Lecture link: http://new.livestream.com/accounts/2047566/events/1840804/videos/18192713
[Watched at the Ethel Tory Centre, ANU, 6pm Wednesday, 16th April 2014]
In this lecture Yiŋiya talks about education, culture and identity.Yiŋiya:
"Today we are teaching about culture and identity. In the beginning as our ancestors, the predecessors, creation, ancestral spirits walked on the land, they gave us our clans, they gave us our songs, dances and the land, and the identity of who we are living across Arnhem Land... And it was the Dhuwa and Yirritja ancestral creators, they were two moieties and they walked along, coming out from the darkness out there and giving names to trees and giving names to plants, the water, the animals, the cloud, the sky and most of all [to] the Yolŋu, to the people of Arnhem Land, the languages, songs and dances that we sing about and live by. So here on Arnhem Land, this is the area that belongs to the Yolŋu, Yolŋu nation, Yolŋu people, and our songs and ceremonies are related as yothu-yindi, märi-gutharra ..."
"...this is what we mean when we talk about the clan nations: each clan, as we saw back here [showing diagram of different clans] talks about the clan nations of the yothu-yindi, märi-gutharra, waku-yapa clans immediate to your family and you can have authority and you can have ownership and you can have responsibility of other clans within your clan nations of the yothu-yindi, märi-gutharra..."
"...this is how the yolŋu system, the governance works, there is never ... one particular clan who is the land owner over a certain area ... there's this yothu-yindi, märi-gutharra, so our yothu [clan] ... they are very very much involved in whatever needs to be decided in our clan, same as the märi-waṯaŋu, the waku-waṯaŋu, the yapa-waṯaŋu they are all within this as the power and authority to say yes or no."
"... In Yolŋu life education starts ... at home, and this is where I was ... born and raised. I lived ... as these children are [indicating picture of children], just observing and learning about the bush tucker, learning about life, learning about the language, surviving, going hunting, fishing , what fish to catch, where to go, and how to keep a lookout for ... safety ... and in the end there's a catch and you learn something for the day... that is education on land and that is the first priority in Yolŋu life that we should learn or educate and teach our children the first languages, which is your own native tongue before going out to learn and survive in another man's world."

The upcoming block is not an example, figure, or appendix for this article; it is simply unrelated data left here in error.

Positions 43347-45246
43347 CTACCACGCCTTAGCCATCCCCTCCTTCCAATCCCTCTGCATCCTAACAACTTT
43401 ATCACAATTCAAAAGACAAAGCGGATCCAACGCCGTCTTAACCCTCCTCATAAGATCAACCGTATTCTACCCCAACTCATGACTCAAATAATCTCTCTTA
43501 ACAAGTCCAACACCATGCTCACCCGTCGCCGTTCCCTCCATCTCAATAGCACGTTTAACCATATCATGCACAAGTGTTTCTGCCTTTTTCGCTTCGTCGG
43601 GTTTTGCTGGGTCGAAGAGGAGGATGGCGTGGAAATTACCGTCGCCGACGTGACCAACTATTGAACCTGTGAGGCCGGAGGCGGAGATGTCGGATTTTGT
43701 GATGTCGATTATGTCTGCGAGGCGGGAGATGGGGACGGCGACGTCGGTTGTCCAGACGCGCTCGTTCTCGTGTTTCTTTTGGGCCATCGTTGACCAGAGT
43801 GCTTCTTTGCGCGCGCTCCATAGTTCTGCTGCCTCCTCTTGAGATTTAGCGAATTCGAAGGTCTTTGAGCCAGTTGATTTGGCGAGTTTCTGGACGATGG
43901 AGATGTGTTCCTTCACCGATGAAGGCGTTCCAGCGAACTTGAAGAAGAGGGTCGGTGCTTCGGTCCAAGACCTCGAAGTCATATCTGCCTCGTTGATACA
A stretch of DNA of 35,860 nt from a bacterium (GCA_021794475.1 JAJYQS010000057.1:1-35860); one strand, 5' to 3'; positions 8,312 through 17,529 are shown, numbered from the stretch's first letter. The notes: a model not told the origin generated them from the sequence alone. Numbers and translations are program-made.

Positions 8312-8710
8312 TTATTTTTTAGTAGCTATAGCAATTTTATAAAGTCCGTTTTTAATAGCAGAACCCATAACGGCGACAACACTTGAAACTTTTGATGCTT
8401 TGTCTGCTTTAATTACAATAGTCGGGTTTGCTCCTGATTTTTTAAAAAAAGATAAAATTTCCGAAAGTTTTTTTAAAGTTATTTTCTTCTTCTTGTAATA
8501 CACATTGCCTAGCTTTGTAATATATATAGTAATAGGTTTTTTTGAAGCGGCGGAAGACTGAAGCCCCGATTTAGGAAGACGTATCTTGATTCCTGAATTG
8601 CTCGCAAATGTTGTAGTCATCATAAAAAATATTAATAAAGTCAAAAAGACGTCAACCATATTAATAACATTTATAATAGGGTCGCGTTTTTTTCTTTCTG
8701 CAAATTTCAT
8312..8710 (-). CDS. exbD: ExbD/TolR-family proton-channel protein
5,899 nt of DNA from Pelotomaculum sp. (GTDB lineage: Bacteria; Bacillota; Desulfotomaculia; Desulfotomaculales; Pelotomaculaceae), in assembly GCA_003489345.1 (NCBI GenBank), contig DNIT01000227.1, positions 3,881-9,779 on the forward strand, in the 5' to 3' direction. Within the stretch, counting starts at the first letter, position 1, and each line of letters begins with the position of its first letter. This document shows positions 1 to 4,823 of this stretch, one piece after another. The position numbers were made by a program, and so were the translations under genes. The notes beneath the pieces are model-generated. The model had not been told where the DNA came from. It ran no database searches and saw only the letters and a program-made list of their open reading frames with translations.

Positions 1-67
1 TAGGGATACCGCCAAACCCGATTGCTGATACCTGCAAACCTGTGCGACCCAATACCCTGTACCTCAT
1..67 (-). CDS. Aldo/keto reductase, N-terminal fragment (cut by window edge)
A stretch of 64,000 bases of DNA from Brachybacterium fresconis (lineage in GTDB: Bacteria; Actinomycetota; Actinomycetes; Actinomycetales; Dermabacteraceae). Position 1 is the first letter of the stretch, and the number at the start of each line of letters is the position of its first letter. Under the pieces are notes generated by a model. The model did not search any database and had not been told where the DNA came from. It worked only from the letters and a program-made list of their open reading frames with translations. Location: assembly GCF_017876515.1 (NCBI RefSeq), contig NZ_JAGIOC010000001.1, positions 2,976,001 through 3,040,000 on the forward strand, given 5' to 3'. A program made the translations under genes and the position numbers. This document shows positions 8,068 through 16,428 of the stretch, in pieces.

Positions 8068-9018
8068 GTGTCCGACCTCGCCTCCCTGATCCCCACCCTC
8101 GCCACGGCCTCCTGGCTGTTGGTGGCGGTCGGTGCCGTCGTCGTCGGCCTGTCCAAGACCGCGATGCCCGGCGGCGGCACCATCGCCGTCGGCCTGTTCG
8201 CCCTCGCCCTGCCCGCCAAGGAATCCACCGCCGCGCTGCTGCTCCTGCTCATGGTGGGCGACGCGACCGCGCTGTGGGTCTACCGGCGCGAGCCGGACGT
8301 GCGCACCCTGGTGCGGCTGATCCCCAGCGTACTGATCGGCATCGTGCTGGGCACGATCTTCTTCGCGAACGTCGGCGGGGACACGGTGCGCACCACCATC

"Staying on your own country, staying on your own estate gives you freedom of choice, walking on the land freely, there is no fear ... Here our people walk for hours, catching and staying fit and healthy. There is no shops out here, there was no shops out there, there was no cars or trucks that you could jump on and drive, just simply walking on the land and automatically that kept you fit and well, fit and healthy, so health-wise [when you're] living on your own country there is no fear about another man's clan. When you're being forced to walk across another land, another clan-nations country you always have to get approval to go through or go on to their country."
"... as kids grow older like this boy [showing picture of older boy] you start to take him on to real ceremony grounds where they can start to be educated about country about the stories there significances, the totems on land."
"Here, on the hill [showing picture of hill] here we can see, the hill is made up of a turtle rope or a harpoon called the ruwal, where once a great turtle hunter hunted along this area, speared and ate and left a turtle rope here and its that ancient that it became the hill, and that is a bundle of the ruwal..."
"When we stand on ground our children are learning, our children are being educated. when you stand on the ground and teach ... the story to your children, you can ... feel the spirits of your fathers actually talking behind you and it is the land itself and the spirits of our fathers that are actually talking, so land is alive, and it welcomes visitors through you. When you welcome people, the land welcomes people and we communicate to one another and we look after and survive in one another."
"So this is [where] ... the younger kids ... probably the primary towards the secondary age ... take[s] up a further education in men's business [and] ... can be taken into the bush for the mens ceremony and vice versa, young women are also being taken through ceremony back at home by senior women and do the same disciplining about respect for land, respect for your clan members, the elders in the clan ... There is always respect in our Yolŋu community and that's what we teach about and that's what our children needs to learn."
"After gaining a sufficient education on land, by this time we start to learn about another culture, we want to educate about another man's world, to read, mathematics, english and ... start to educate our children alongside our own culture, alongside our Yolŋu studies our Yolŋu education, we start to take up ... classroom studies in a balanda [western] world. After gaining your own ground ... this is what should be done, and I feel strongly, because I know, I've been through this and this is my experience, this is what I'm talking about, this is how it should be done. I was ... born and raised in the bush and learnt for the first ten years of my life in the bush before I actually went into a classroom, which gave me ... something to be proud of when I look back now."